Exterior infill walls are light, as they are designed to take only the load of their weight and the wind and seismic loads that directly affect them. They can be prefabricated in a factory or built on site and have very good insulation characteristics in relation to their thickness, providing substantially better energy performance than traditional concrete, masonry or steel construction.
MANY YEARS OF EXPERIENCE
Where the wood frame is used for interior walls in concrete and steel structures as partitions, they provide flexibility of design, including floor layout, fire safety, sound insulation, and renovation. Wood infill partitions are non-structural, lightweight, and are suitable for a range of interior finishes. They can also be designed to meet the fire and sound requirements for apartment partition walls. Wood frame partitions are approved up to eighteen stories.
The main benefits of exterior wood infill walls:
- Outstanding thermal properties and energy conservation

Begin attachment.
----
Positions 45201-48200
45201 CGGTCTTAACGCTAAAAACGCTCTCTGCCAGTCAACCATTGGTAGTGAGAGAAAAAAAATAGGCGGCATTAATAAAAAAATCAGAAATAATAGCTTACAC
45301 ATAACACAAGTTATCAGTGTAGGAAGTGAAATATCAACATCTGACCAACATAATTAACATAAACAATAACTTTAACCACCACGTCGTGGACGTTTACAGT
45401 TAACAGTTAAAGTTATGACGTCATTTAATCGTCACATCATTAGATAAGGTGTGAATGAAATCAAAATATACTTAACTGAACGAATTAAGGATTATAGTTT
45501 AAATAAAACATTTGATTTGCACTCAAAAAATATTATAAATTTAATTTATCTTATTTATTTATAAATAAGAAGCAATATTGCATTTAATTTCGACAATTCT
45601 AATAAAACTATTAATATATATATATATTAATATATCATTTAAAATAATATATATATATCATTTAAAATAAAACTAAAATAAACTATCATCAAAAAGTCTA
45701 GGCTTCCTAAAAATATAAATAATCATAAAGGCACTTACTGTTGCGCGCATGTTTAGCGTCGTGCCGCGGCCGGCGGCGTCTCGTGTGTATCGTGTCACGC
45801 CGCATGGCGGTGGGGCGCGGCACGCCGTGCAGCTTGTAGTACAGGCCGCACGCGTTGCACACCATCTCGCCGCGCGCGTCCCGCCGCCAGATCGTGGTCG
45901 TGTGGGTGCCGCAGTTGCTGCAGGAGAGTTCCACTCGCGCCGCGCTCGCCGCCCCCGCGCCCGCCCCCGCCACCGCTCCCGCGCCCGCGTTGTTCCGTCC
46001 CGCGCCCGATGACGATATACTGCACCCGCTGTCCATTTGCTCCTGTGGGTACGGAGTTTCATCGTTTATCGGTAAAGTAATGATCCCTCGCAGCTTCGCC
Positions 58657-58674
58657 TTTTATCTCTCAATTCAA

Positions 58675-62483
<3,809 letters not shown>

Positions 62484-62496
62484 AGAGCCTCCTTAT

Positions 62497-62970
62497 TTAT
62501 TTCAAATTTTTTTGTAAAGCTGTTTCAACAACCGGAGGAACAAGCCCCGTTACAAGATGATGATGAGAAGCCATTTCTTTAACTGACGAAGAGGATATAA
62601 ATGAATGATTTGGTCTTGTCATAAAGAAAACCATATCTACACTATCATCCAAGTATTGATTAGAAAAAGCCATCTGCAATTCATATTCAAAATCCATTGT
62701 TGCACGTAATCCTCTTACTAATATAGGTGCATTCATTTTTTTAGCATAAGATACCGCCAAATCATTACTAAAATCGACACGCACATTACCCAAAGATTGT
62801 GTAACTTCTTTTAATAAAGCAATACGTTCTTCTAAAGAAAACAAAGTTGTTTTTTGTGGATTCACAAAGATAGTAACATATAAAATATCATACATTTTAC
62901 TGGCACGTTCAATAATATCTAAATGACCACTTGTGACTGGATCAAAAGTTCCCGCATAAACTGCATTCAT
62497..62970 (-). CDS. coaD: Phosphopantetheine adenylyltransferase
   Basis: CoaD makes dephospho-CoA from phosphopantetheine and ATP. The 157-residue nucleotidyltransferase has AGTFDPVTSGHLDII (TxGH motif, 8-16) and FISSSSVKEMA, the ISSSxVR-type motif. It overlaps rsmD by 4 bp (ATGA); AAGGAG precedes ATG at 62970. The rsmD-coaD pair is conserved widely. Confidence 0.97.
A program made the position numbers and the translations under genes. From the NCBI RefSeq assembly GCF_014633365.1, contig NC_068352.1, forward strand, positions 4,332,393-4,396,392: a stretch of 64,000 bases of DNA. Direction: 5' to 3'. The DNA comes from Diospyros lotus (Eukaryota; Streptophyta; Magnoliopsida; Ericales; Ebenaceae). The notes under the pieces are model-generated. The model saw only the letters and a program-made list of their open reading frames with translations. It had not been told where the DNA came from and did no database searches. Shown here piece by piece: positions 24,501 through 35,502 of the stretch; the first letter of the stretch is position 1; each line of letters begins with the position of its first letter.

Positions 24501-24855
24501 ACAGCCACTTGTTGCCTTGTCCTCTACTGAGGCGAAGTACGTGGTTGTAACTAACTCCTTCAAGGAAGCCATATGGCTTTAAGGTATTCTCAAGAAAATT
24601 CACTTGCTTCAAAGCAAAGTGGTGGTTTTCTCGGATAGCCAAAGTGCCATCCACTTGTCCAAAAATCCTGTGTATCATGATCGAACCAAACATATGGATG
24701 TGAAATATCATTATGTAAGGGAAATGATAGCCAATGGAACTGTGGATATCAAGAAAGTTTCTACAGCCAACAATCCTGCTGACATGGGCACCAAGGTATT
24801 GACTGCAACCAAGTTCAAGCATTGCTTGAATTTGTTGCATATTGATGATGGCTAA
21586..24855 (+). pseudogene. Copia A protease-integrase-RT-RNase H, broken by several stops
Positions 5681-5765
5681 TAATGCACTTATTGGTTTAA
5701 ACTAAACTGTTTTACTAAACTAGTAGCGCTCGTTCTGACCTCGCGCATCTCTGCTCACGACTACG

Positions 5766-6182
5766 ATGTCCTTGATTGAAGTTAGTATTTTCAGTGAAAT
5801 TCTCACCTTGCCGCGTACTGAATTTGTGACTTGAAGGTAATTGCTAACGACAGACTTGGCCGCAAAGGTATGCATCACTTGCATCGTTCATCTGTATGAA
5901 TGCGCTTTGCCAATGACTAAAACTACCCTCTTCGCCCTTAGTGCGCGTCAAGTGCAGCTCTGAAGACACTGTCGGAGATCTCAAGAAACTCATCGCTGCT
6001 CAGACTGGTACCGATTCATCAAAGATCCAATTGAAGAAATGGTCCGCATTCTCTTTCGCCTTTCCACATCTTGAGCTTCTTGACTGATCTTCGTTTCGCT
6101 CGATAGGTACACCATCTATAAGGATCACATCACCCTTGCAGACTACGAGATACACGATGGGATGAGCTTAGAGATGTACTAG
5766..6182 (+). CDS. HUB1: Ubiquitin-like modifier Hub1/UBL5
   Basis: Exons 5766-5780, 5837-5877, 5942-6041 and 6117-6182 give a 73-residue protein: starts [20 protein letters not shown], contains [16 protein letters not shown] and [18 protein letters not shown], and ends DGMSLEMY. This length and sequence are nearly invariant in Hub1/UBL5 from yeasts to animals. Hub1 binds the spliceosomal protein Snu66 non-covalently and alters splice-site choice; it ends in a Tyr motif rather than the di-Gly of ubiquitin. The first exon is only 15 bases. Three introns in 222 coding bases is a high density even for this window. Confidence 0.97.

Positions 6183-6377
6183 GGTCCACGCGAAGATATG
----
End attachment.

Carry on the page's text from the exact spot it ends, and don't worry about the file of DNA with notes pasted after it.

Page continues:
- Reduced wall thickness maximizes usable living space by a typical 2 per cent
- Shorter on-site construction time through pre-fabrication
- Reduced foundation load
- Improved seismic performance
Hybrid construction: wood frame roofs on concrete structures.
Many of the typically concrete medium-rise residential buildings throughout Europe have flat roofs that tend to leak and are poorly insulated for energy conservation and thermal comfort. These existing roofs can with advantage be covered with a pitched wood frame truss roof. This is a cost-effective way of keeping the rain out, improving the look of the building, and reducing energy costs, with additional insulation in the roof cavity. It is also an effective way of delivering a thermally comfortable attic space for extra accommodation or to install mechanical systems for heating, cooling, and ventilation.
This system is as competitive for installing roof systems on new concrete structures as for replacing old concrete roof systems.